How to open an SPSS file into R

March 26, 2014
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(This article was first published on Milano R net, and kindly contributed to R-bloggers)

R is a powerful system for statistical analysis and data visualization. However, it’s not exactly user-friendly for data storage, so, still for several time your data will be archived using Excel, SPSS or similar programs.

How to open into R a file stored using the SPSS (.sav) format? There are some packages as foreign which allow to perform this operation. The package foreign is already present in the base distribution of R system and you just need to activate it using the function library().

library(foreign)

When you activated the package, you can open your file if you know where it’s located… the simpler method to locate a file (Yes, I know, you can set the work directory, but I have abrupt manners) is to send the instruction:

file.choose()

The system will open a window for the file access; you can look for your file in the folder where you have earlier archived it. R return the path to file:

"C:\\PathToFile\\MyDataFile.sav"

Now, you can read the SPSS file using foreign, specifying the path to file (yes, you have understood, you need to copy and paste the path):

dataset = read.spss("C:\\PathToFile\\MyDataFile.sav", to.data.frame=TRUE)

Do you want avoid the copy and paste? You can assign the result of the instruction file.choose() to an object named db (abbreviation for database):

db = file.choose()

As before, you obtained the path to file, but this time R not shows it because you assigned to the object db. Then, the object db contains a character string identifying the path that R will have to follow to recover the file. Using this way, you need to run file.choose() at every session, while if you write the path you can use it every time. Ready go?

dataset = read.spss(db, to.data.frame=TRUE)

The instruction read.spss() read the dataset in sav format. You must be careful, however, to specify as TRUE the argument to.data.frame, which requires to the function to arrange the data within a data frame (i.e. the class of R object for data tables).

Yolo, man. Another very simple method to open an SPSS file into R is to save the file in a format which R manage very well: the dat format (tab-delimited). So, you save your SPSS file in .dat and you behave as before, searching the file with file.choose() and assigning the resulting string to an object.

The function to read the file, now, is read.table(). Pay attention to missing data: if there are missing values, you should to indicate to R what is their code (e.g. 999), specifying a value for the argument na.strings.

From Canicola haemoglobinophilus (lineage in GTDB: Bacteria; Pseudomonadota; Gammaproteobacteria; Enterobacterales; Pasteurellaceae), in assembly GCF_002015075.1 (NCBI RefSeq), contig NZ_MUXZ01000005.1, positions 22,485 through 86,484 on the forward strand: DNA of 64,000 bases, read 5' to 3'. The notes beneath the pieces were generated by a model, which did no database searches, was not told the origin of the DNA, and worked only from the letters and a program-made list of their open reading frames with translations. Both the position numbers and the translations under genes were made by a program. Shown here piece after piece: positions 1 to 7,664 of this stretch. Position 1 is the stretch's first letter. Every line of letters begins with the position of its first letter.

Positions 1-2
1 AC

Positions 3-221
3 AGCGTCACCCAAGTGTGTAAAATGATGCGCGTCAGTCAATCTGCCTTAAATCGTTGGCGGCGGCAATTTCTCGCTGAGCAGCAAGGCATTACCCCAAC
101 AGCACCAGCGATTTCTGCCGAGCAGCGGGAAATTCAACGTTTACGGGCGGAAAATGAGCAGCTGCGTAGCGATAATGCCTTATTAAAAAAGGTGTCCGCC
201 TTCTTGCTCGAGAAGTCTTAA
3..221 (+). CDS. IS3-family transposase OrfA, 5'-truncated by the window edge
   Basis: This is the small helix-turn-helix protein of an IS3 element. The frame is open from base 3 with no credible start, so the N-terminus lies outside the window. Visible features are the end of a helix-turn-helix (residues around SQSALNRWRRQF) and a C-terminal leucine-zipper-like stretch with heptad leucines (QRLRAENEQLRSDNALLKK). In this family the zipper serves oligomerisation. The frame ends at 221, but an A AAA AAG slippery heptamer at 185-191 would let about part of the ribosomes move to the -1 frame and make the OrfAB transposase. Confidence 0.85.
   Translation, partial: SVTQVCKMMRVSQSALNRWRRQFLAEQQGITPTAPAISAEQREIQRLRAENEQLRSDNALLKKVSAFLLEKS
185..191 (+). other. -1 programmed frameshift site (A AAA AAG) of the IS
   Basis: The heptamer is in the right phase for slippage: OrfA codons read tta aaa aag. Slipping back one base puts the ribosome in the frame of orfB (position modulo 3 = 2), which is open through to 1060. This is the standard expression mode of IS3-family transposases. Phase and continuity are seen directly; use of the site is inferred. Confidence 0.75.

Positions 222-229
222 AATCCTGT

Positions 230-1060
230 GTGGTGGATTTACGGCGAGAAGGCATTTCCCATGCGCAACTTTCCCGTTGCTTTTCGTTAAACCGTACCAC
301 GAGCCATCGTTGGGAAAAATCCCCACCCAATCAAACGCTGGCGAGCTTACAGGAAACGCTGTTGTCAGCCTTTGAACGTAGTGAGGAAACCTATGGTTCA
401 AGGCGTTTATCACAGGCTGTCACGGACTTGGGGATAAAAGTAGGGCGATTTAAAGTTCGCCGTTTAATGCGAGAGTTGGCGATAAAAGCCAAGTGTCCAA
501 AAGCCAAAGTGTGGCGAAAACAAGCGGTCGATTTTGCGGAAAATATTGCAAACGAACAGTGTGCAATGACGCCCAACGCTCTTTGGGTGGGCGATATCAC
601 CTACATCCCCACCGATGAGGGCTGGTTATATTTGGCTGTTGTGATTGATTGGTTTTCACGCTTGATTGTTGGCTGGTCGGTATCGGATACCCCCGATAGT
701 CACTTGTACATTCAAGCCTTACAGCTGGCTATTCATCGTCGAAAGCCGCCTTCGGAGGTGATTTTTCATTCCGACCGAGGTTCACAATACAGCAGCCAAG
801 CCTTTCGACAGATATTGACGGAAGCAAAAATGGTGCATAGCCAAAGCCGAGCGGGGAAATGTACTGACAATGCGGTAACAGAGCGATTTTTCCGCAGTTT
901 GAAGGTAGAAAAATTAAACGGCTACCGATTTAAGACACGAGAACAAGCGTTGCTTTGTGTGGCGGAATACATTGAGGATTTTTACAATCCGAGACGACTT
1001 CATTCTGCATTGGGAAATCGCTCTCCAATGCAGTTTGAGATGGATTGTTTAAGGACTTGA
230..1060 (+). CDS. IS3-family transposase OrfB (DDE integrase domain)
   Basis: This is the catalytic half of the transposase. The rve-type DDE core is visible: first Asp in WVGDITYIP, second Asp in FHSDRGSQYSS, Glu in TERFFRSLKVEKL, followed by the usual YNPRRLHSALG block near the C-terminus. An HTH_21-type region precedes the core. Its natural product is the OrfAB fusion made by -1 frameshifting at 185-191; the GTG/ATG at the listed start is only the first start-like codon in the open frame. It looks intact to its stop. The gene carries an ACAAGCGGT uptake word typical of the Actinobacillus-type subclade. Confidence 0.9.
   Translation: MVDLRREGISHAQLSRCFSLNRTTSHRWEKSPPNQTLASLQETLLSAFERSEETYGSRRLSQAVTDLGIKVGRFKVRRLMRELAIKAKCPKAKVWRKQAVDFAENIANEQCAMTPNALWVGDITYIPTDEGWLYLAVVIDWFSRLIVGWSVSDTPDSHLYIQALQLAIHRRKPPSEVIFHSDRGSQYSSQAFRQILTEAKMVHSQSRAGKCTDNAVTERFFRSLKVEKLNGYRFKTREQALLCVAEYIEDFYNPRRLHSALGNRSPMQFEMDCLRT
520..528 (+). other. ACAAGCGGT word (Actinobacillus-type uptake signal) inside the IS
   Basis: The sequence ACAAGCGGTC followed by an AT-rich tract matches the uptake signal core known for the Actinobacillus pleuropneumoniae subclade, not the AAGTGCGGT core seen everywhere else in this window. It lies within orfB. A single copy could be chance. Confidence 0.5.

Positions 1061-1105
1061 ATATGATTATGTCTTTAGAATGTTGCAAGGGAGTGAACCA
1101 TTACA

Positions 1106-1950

Do you have your file in .dat format?

db = file.choose()
dataset = read.table(db, header=TRUE)

The argument header = TRUE specifies that the first row of the file contains the variable names, therefore these values aren’t to interpret as data.

Being in a hurry? Conflate  all the operations in just one line:

dataset = read.spss(file.choose(), to.data.frame=TRUE)

or, with .dat:

dataset = read.table(file.choose(), header = TRUE)

Once you import a file, it’s a good idea to verify that the reading was performed with accuracy.

To check the size of your database, use the dim() function. You will obtain two numbers, the first one refers to the cases (rows in your database), while the second one is the number of variables (the columns of your database).

dim(dataset)

Further, can be useful to visualize a preview of data. To inspect the first six rows of the dataset, use the head() function:

head(dataset)

To inspect the flast six rows of the dataset, use the tail() function:

tail(dataset)

To inspect the structure of the dataset, use the str() function:

str(dataset)

Do you want visualize the entire matrix of your dataset? If the data table is large, it is advisable to use the function View(), or fix() which allows you to manually edit the cell content.

View(dataset)
fix(dataset)

This post was originally written in Italian by Davide Massidda and Antonello Preti and published in InsulaR blog

How to open into R a Microsoft Excel file? Please read again the post Read Excel files from R.

To leave a comment for the author, please follow the link and comment on his blog: Milano R net.

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